Wrong. He told me the story of how joined the Marines straight out of high school, did two tours in Vietnam, got injured, and left the military. He came home to a young wife and a newborn babe, and found there was no work to be had. The factory where he had worked prior to the war had gone bankrupt, the economy was bad, and he found himself with about $20 in the bank, and a new family dependent on him.
He started in real estate because it was a pure commission job (as it is today); the brokerage company wasn’t paying him until he sold something, so they were cool to bring him on as an agent.
The man went door to door every day in his neighborhood, in nearby towns, talked to everyone he knew, hustled, then hustled some more, and then hustled even more until he started to pick up a client here and a client there. He told me about driving 80 miles in the middle of the night in a nearly broken down car to some farmer’s house to get a signature on a contract, knowing that if he didn’t get that deal done that night, he couldn’t make rent.
Over the next thirty years or so, he worked twelve hours a day, seven days a week, without a vacation. He built up his real estate practice, then opened his own brokerage firm, went up, then went down, came close to bankruptcy several times, then got back up again, fought for market share with bigger, stronger competitors, won a few battles, lost some battles, and over time built a business. He built that business, almost brick by brick, customer by customer, dollar by dollar.
After achieving success, for his wife’s sixtieth birthday, he bought her a brand new Mercedes convertible; it was the first new car that he had bought in forty years. This was no easy-street “entrepreneur”, nor was he a rich kid born to all the privilege in the world. This was a real entrepreneur who took chances, who faced failure after failure, and somehow clawed his way back from the brink.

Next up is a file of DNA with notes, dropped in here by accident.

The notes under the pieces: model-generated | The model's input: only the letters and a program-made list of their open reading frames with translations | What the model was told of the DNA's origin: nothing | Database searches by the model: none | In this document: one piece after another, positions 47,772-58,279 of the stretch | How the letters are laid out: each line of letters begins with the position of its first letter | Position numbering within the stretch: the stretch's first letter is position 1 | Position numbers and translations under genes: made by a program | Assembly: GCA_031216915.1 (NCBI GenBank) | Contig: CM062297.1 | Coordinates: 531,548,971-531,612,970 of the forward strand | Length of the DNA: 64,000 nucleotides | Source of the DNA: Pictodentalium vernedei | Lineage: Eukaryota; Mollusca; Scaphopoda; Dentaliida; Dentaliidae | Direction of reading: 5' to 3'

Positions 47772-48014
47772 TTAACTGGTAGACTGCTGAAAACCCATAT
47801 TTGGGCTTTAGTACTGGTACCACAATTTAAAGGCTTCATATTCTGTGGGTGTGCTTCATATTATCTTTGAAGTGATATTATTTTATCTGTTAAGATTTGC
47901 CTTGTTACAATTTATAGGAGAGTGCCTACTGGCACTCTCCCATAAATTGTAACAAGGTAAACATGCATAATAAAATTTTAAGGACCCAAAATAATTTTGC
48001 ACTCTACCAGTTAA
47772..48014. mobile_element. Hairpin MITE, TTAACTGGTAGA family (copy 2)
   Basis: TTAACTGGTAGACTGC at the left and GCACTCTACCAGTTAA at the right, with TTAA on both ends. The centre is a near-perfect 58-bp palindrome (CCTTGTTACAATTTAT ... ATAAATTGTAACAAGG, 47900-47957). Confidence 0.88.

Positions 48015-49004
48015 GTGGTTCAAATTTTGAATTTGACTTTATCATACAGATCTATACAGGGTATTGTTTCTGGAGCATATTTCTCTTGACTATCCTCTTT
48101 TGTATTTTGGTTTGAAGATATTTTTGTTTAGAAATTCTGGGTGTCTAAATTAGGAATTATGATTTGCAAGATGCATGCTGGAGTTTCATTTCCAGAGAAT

He then turned to me and said, “So when I signed with you guys, licensing your name and your brand, I want you to know that I’m entrusting you with my business that I’ve built over forty years of my blood, sweat, and tears. Don’t screw it up.”
That stayed with me throughout my entire time at Realogy, and it stays with me now.
Even today, even in the age of Twitter and YouTube, real estate entrepreneurs go out every single day hustling, then hustling, then hustling some more to get customers, get clients, and to meet those customers’ needs to put food on the table and to pay rent. Some of them are crooks and liars, and some of them are incompetent fools, but others are hardworking, honest, ethical people trying their best in tough times.
These are real entrepreneurs. Few hipsters toting around business plans for monetizing Kazakhstan exist in that world.
A friend of mine is the owner of a small brokerage company. She confided in me a while back about some of her issues. How to make payroll so that her two staff people, whose husbands had lost their jobs, don’t have to go on welfare? How to compete with better funded, bigger brokerages with what little she has? She wasn’t living in the lap of luxury, and nearly every evening was spent looking at the books, then looking again, to see where costs can be cut and where more revenues can be brought in, so she herself could make mortgage payments, and tax payments, and a hundred other things that an entrepreneur has to do.
My friend is just one small broker-owner. She’s no Zuckerberg. She’s not on the frontpage of TechCrunch and going to parties at 1Oak, burning VC capital. She’s making it work, every single day, with every agent, with every client. She’s making money, one ingredient at a time.
That is real entrepreneurship. I’m proud to know people like that, to call them friends, and where I can, to help them in what little ways I can.
The slackoisie mentality, where one thinks that one is entitled to business success, that VC’s are lined up to hand them money for some random idea or another, that being an entrepreneur is getting wined and dined and partying at A-list nightclubs with rockstars, is pure unadulterated idiocy. May some of them get the chance to learn what real entrepreneurship is like.
It’s the hardest work in the world (after maybe raising children). But if you persevere and make it, it’s the most rewarding work in the world (after maybe raising good kids).
And there ain’t no rap song that will capture that essence.